March 21st, 1969, Osaka, Japan: An entrepreneur by the name of Kagemasa Kozuki opens a jukebox maintenance and repair shop. This business leads to generalizing into all forms of coin-op entertainment machines under the brand name Konami until it settles on video game cabinet service by the late 1970s. This leads to them developing some early arcade video game titles, a few of which go on to international success: Frogger, Scramble, and Super Cobra. Following this, they established a US subsidiary, Konami of America, by 1982, and were on their way to a thriving gaming empire.
Having just passed their 50th anniversary, Konami Holdings Corporation is now in so much hot water that rumor has it that they will shut down their video game division entirely. The company itself firmly denies these rumors, saying instead that they’re having a “restructuring.” However, Konami has lost so much credibility over the years that a denial is as good as a confirmation these days.
How did it happen? How did we get from a happy little game about a frog hopping through traffic to this? Where do we start?
Konami Was Done With Video Games Years Ago
It is rare to see a major game company suddenly quit making video games. This is a company that still exists, is still profitable, and has other plans for continuing business going forward. Just packing up its video game tent and leaving the swap meet. Video games are the world’s top profitable entertainment industry, in recent years even squeezing Hollywood off its long-claimed throne as the biggest entertainment industry.
But long about 2015, Konami suddenly made abrupt moves that guaranteed the end of its standing in the video games market. First, it cut off Silent Hills mid-development. Film director Guillermo del Toro was attached to the project and withdrew, with singed fingers, yelping indignantly all the way home.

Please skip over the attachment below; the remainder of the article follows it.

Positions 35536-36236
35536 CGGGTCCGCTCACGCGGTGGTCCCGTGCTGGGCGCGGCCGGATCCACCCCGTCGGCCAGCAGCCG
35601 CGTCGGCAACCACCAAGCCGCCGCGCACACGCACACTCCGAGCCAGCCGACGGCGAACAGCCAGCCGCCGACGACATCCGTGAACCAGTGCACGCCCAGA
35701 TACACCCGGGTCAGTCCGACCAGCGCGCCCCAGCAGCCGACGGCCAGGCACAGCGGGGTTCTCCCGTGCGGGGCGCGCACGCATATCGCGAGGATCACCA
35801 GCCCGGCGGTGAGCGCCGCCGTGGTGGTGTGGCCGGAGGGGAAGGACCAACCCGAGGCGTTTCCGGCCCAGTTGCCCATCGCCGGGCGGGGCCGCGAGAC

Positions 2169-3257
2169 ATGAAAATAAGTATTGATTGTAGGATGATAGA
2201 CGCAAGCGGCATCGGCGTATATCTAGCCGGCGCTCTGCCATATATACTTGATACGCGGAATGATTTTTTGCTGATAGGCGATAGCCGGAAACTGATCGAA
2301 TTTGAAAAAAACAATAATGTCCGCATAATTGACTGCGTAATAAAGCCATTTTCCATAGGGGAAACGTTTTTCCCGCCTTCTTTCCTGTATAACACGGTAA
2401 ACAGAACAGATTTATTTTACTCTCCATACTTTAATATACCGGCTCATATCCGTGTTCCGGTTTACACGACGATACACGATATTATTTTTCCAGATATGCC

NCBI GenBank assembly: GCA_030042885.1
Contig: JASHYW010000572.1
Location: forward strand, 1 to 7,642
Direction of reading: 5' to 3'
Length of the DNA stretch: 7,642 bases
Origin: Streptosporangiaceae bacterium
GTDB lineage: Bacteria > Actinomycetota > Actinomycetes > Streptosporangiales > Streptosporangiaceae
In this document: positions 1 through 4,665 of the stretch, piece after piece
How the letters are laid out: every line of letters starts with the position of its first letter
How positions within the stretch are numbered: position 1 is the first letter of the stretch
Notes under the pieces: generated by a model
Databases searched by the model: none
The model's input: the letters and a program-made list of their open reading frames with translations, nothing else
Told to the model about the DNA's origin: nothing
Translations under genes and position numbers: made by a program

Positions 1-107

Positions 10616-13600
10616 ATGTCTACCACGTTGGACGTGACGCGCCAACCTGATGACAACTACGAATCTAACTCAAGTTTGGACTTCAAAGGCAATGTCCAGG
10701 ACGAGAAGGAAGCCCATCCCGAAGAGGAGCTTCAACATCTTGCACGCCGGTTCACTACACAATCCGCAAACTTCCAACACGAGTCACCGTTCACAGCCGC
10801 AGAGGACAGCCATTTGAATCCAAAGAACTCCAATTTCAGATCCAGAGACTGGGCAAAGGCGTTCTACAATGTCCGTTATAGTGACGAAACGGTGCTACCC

Konami CEO Hideki Hayakawa announced that they would stop making games for the console, period, but would continue to piddle about on mobile games. Then Konami hauled off and fired the Kojima Productions studio, which said “nuts to that” and went independent. To add insult to injury (which might as well be Konami’s new corporate motto these days), Konami barred the studio from accepting awards at Gaming Awards 2015, an announcement which elicited boos from the crowd.
Which brings us to the utterly disgraceful treatment of game creator Hideo Kojima. Konami scrubbed his name from the game credits of Metal Gear Solid 5, sent him nastygrams claiming that he was “unfairly sullying the reputation of our company,” and then went around bad-mouthing Kojima to other game studios and the media in general. They even managed to block Kojima from getting health insurance just through country-club connections alone.
We still don’t know the details of this break-up! All we have are the flabbergasting actions of the company. However, a hint to one piece of the puzzle surfaces…
Konami Was a Sweatshop To Work For
Konami, it comes out, treats employees like prisoners. Horror stories from within Konami rival any horror-themed game the company has put out. Employees are monitored in their offices with 24/7 camera surveillance, are cut off from the public Internet, and reassigned to lowly positions like janitorial work in a disciplinary fashion. Konami snoops the social media feeds of its employees both former and current, and once you quit working for Konami, the company tries to hound you off the face of the Earth. They file complaints against other game companies for hiring their ex-employees, who are actually referred to as “ex-Kons.”